The Cyber-Spy.Com Usenet Archive Feeds Directly
From The Open And Publicly Available Newsgroup
This Group And Thousands Of Others Are Available
On Most IS NNTP News Servers On Port 119.
Cyber-Spy.Com Is NOT Responsible For Any Topic,
Opinions Or Content Posted To This Or Any Other
Newsgroup. This Web Archive Of The Newsgroup And
Posts Are For Informational Purposes Only.
From: Jack Smith
Subject: Re: low loss transformer availability?
X-Newsreader: Forte Agent 1.92/32.572
Date: Sat, 04 Jan 2003 20:50:53 GMT
NNTP-Posting-Date: Sat, 04 Jan 2003 15:50:53 EST
Organization: Cox Communications
On Sat, 04 Jan 2003 14:30:08 -0500, "Smile, it can only get WORSE"
>Good day all,
>I need help with a transformer design, or perhaps just a nudge in the
>My transformer needs to be small (physically), and have extremely low
>standby losses. It will operate around 3 mhz in a linear AC power
>supply (not switching mode). It's output capability will vary between
>1 microamp and 150 microamps and it only needs to supply 50 milliwatts
>of power. It should be capable of a 10 to one primary/secondary
>voltage ratio (12 volts in and 120 volts out). Since the output
>current is so small, a lot of secondary wire resistance is acceptable.
>I'm told that toroids are ok, but they still have a lot of stray
>capacitive coupling between the windings.
>I need to make sure the input current is low when the load current is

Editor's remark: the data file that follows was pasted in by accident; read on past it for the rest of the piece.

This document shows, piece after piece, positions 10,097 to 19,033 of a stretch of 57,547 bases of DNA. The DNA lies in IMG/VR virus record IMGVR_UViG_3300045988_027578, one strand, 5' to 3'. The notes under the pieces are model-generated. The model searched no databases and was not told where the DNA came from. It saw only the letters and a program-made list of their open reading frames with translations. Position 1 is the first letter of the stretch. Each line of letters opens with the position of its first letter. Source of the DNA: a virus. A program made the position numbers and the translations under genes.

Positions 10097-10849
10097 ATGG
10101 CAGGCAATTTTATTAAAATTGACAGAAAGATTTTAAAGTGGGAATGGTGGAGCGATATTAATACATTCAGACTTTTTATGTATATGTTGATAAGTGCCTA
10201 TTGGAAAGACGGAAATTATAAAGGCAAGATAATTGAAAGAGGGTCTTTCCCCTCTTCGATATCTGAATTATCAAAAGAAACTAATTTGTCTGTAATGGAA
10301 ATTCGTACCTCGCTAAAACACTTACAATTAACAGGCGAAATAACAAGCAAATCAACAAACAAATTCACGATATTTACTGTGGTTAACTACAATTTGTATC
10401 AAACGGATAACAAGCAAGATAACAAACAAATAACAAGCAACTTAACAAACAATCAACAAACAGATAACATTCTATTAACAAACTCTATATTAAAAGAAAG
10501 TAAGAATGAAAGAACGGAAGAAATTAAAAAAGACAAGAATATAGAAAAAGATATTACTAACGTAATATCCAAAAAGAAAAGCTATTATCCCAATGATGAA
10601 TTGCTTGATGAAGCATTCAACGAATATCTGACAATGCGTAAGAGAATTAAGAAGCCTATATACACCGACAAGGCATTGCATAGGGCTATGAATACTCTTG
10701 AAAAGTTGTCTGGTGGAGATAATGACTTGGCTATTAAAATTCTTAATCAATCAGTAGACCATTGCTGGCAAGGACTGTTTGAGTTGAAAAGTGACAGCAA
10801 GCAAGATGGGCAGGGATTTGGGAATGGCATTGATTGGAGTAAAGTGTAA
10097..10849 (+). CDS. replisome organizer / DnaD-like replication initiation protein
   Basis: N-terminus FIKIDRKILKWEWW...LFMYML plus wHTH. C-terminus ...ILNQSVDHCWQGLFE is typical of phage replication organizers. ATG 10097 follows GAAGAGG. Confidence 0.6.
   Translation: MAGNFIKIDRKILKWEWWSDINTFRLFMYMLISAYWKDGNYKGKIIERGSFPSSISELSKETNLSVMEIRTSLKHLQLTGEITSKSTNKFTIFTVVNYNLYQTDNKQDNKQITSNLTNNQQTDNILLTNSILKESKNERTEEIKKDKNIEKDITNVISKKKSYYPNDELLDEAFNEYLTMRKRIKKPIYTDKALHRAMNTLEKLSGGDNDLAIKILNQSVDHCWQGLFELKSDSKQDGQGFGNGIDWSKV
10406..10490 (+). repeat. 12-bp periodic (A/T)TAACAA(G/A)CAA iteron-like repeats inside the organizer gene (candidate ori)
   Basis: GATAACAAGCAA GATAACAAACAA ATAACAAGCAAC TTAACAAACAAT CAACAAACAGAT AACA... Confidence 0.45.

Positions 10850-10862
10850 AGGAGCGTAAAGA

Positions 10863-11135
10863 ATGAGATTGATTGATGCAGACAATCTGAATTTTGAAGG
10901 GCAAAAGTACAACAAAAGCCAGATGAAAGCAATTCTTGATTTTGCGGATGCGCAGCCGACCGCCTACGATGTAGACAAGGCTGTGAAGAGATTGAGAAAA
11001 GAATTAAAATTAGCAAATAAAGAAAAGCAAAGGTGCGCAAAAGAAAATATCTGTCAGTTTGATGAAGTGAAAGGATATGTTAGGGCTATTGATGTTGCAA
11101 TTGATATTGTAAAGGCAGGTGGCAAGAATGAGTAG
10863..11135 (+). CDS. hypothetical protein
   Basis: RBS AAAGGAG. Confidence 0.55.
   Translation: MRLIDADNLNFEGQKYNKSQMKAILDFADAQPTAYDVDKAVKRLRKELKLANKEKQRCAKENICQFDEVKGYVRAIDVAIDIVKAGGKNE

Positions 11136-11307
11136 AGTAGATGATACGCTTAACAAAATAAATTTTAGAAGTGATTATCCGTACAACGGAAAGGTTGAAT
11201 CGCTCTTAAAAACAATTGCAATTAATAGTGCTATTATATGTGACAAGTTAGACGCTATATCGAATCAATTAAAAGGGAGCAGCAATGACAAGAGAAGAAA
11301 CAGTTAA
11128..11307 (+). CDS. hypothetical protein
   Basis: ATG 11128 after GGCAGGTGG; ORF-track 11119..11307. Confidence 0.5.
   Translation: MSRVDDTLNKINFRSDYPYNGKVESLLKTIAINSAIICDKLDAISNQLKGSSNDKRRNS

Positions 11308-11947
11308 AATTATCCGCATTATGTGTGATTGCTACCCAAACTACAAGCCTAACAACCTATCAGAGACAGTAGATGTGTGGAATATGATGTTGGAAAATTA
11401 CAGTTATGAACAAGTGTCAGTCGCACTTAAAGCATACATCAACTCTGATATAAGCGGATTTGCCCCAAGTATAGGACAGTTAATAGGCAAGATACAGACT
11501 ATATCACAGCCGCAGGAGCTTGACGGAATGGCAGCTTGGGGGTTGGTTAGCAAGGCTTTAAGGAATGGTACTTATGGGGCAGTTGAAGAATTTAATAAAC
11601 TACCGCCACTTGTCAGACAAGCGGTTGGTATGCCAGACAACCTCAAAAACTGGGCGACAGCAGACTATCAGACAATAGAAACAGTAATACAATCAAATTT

>minimal.... hence the interest in ultralow standby current (no
>secondary load current should mean no (minimum) input current to the
>I was wondering about alternative types of transformer
>technology...such as planar. Or, perhaps a ferrite core could be
>machined to allow power transfer into the core while creating
>isolation between the windings?
>I began my research with a signal generator and by plotting the input
>current versus the output current with varying loads on the output. As
>I got down to loads in the mid/high megohm range, I discovered that he
>input was still drawing significant input current, which IS NOT what I
>need. Perhaps I need a torroid based transformer with high input
>impedance so that it doesn't draw much current without a secondary
>load...but, I could not achieve this on the bench test setup.
>Any ideas? Am I missing something?
It seems to me that you are going to have difficulty here, regardless
of the transformer technology.
You want to deliver 120 volts at 3 MHz (I assume you meant Megahertz
when you used mHz instead of MHz) into a load that draws between 1 uA
and 150 uA.
This implies that the resistive load ranges between 800 Kohm (150 uA)
and 120 Mohm (1 uA), assuming your voltage and current specs are RMS.
Stray capacitance is going to give you fits here. Consider that 1 pF
at 3 MHz has an Xc = 53 KOhm.
With some care and a bit of luck, you might get your transformer
output capacitance, and stray wiring capacitance down to 1 pf or so.
So that's going to shunt your high resistance load with 53 KOhm of
If the frequency is fixed at 3 MHz, it may be possible to tune out the
strays with parallel inductance operate a resonant transformer.
There's a reason that RF work tends to be done into low impedances.
>PS: Please don't send me any switching power supply design messages.
>My input is AC, my output has to be AC and I can't use switching mode
Go Back To The Cyber-Spy.Com
Usenet Web Archive Index Of
The sci.electronics.design Newsgroup